In Ohio, a Republican state senator is receiving widespread condemnation today after asking aloud whether “African Americans or the colored population” (?!??!?!) are disproportionately affected by the coronavirus pandemic because -- wait for it -- they “do not wash their hands as well as other groups.”
Yes, that's right. Watch the Ohio State Senate video for yourself.
State Sen. Steve Huffman (R-Tipp City) on June 9 effectively blamed the COVID-19 deaths of Black and Latinx Americans on poor personal hygiene.
Insane: A GOP Ohio state senator is under fire this week after asking if “African Americans or the colored population” have been disproportionately affected by the novel coronavirus pandemic because they “do not wash their hands as well as other groups.” https://t.co/uRgTLnaspw
— Yamiche Alcindor (@Yamiche) June 11, 2020
From the Washington Post:
State Sen. Steve Huffman (Tipp City) raised the question Tuesday during a hearing on whether to declare racism a public health crisis. Huffman, an emergency room doctor, wanted to know why African American communities are being hit so much harder by the virus, posing the query to Angela Dawson, executive director of the Ohio Commission on Minority Health.
“I understand African Americans have a higher incidence of chronic conditions and that makes them more susceptible to death from covid. But why does it not make them more susceptible to just get covid?” he asked. “Could it just be that African Americans or the colored population do not wash their hands as well as other groups? Or wear a mask? Or do not socially distance themselves? Could that be the explanation for why the higher incidence?"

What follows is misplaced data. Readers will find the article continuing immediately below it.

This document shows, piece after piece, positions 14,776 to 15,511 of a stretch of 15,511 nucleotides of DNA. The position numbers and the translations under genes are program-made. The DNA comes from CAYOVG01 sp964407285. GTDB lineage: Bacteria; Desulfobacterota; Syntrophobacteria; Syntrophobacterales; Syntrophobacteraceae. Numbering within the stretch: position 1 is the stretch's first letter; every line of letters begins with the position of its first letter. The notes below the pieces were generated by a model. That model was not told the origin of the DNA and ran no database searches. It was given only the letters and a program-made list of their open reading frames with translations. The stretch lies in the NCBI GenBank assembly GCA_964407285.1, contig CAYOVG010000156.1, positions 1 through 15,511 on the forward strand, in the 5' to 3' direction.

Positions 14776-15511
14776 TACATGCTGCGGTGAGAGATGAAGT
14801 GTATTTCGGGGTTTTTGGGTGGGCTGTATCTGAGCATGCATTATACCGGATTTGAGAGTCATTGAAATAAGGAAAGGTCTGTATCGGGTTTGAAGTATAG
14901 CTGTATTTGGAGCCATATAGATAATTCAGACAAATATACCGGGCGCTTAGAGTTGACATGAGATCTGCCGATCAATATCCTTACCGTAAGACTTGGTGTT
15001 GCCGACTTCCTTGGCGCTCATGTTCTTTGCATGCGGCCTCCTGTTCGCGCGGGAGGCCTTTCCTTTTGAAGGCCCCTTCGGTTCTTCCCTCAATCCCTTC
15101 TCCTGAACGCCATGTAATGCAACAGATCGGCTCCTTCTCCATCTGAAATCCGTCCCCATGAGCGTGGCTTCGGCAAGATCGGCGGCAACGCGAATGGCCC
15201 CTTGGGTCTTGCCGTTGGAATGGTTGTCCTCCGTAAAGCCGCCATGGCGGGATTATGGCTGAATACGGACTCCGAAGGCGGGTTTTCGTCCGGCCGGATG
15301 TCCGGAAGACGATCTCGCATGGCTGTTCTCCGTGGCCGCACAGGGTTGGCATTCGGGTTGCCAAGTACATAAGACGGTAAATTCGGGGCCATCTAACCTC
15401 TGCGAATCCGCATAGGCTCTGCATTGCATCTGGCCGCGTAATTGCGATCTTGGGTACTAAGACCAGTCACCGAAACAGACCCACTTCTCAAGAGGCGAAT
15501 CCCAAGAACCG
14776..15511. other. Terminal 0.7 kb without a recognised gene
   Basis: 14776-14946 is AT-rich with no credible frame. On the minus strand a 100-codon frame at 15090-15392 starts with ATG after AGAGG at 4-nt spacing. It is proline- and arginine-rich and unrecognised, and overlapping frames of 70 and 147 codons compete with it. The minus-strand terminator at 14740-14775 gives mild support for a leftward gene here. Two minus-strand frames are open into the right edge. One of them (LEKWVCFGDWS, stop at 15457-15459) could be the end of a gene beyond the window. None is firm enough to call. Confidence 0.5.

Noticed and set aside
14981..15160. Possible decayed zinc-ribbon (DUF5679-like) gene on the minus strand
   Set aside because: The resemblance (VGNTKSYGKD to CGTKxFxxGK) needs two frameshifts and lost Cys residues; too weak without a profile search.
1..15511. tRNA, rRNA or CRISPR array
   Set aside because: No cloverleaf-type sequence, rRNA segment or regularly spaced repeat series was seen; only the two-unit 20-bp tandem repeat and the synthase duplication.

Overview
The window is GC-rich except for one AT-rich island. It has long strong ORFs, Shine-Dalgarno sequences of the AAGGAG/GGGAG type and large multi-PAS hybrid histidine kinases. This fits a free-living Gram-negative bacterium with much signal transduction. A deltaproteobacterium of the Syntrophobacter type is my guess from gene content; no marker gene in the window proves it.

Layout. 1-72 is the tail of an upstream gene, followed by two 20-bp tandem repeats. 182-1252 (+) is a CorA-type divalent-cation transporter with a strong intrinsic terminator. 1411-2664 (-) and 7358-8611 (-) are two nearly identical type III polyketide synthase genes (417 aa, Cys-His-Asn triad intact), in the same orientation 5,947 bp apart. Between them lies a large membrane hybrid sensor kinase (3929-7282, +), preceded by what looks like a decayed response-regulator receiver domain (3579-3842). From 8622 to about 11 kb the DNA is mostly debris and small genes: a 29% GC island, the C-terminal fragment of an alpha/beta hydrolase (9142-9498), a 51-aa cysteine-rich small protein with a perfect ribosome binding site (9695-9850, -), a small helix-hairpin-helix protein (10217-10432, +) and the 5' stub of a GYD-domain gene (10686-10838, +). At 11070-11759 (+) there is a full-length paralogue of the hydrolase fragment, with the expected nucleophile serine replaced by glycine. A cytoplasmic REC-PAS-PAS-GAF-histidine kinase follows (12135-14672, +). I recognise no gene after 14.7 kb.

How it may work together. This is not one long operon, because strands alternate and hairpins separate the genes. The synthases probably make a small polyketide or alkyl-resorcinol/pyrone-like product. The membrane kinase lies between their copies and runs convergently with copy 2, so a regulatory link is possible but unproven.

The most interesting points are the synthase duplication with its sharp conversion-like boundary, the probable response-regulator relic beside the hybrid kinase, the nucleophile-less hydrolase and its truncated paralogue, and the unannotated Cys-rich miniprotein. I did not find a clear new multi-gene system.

Dawson, who is black, quickly challenged the senator’s suggestion.
“That is not the opinion of leading medical experts in this country,” she responded, later adding: “Do all populations need to wash their hands? Absolutely, sir, but that is not where you are going to find the variance and the rationale for why these populations are more vulnerable.”
And video is here: ohiosenate.gov